Hearing the Hum
At 8:30am, I begin the two-mile walk to work at the hospital. Maybe it’s because this allows me to avoid the overflowing med shuttle, or because it takes me two miles to wake up, but I have come to love these early morning jaunts. It feels logical to undergo a physical acclimation that parallels the mental one necessitated by moving from College Hill to South Providence. In those two miles I go from watching the silent city from afar to becoming immersed in the lives of some of Providence’s poorest.
Despite the unbearable heat and the abandoned sidewalks crossing over the Point St. Bridge and down Eddy St., my walk is not without human contact. Unlike most people on Wickenden St., who, in their half-asleep states are making a hurried bee-line for Coffee Exchange, the fishermen on the bridge are always chatty. We trade pleasantries as I weave my way through the mass of fishing lines and bloody carcasses. My usual refrain is automatic: “How are the fish today?” It is unnecessary, as the height of the pile of foot-long piscine bodies to my right answers the question.
After rounding the corner I stop to wait for the light to change. I look expectantly to my right for the woman who stands there morning and evening to ask for change. We’ve built up a rapport, she and I. Nothing special, just greetings. But today she isn’t there. In her place stands a young guy, probably just a few years older than I. He turns and says hello, and I say hi back.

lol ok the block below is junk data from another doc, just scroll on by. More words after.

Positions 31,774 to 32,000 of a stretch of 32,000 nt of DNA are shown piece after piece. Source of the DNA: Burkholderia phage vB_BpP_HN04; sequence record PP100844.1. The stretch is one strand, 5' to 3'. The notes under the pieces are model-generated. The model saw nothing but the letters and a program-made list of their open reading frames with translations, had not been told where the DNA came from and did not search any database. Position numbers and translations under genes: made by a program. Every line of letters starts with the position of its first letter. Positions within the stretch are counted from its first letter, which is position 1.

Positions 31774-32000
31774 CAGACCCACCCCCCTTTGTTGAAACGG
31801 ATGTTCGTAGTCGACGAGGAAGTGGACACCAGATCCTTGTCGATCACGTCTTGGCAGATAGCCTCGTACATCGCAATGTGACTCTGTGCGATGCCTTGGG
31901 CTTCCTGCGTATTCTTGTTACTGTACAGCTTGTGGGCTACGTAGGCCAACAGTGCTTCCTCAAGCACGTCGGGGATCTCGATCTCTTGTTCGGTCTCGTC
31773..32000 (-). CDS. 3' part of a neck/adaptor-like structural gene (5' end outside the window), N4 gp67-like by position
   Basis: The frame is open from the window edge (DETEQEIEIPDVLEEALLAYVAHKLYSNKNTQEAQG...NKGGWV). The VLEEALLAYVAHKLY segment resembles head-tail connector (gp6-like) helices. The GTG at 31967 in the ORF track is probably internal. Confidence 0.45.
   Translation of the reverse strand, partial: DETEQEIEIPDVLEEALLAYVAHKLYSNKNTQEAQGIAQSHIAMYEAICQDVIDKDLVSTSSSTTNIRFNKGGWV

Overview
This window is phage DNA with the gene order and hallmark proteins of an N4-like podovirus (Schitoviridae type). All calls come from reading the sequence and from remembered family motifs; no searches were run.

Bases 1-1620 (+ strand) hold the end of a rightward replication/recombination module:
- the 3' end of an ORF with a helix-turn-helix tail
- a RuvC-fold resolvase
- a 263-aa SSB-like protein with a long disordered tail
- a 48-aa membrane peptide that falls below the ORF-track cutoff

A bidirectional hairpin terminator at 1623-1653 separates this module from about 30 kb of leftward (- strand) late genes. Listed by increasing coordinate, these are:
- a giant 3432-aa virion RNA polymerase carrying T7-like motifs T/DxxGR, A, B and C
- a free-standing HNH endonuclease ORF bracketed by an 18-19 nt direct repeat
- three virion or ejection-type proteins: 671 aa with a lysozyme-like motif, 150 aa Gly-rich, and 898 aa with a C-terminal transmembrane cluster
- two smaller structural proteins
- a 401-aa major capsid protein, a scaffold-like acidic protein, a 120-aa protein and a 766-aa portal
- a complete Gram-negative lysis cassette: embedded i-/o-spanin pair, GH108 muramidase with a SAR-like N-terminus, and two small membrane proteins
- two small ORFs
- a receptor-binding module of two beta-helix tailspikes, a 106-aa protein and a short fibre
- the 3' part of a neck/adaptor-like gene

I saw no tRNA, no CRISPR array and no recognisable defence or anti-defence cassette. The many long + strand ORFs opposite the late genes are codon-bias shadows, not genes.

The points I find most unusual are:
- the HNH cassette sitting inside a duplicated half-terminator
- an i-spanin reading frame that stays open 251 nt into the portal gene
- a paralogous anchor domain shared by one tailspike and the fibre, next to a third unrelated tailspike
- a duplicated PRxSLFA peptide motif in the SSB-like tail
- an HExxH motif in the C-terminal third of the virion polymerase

“You have really nice eyes. What color are they, blue?”
I am slightly startled by the new intimacy we’ve come to share, even though we stand only a few feet apart. “Yeah” I say, “Sometimes.”
“What...” He starts to say, but the light changes.
“I should get going, but it was nice to meet you.” I interject, crossing the street towards the hospital.
I am still turning over our interaction in my mind when I step into the hospital. I was ashamed of my reaction. Why was I so shocked by this man’s friendliness? I was replicating what I derided social services in Providence for daily. Expecting the powerless to remain silent.
This is what we work against every day at Health Leads. We invite people who have been stripped of a voice in society to sit down and tell us about their frustrations. These stories are often polished and well-rehearsed. It’s not that people aren’t vocalizing the injustices they experience, it’s that most audiences don’t want to hear them.
Each day when I leave the hospital and begin the trek back to the East Side, I am reminded that the silence I notice perched on top of the hill isn’t silence after all. It’s a faint hum, the collective noise of people speaking out. And every day I ask myself what the best way is to extract from this hum individual stories, to make Providence from afar as loud as the deafening cacophony filling the clinic.
September 2, 2015
August 25, 2015
Mariana is an iProv Summer Intern at the Rhode Island Center for Justice, which provides free legal services to low income Rhode Islanders in the fields of utility termination prevention, tenants’ rights, and workers’ rights. Her research is on utility termination for medically vulnerable households.
August 24, 2015
August 20, 2015
August 2, 2015
July 30, 2015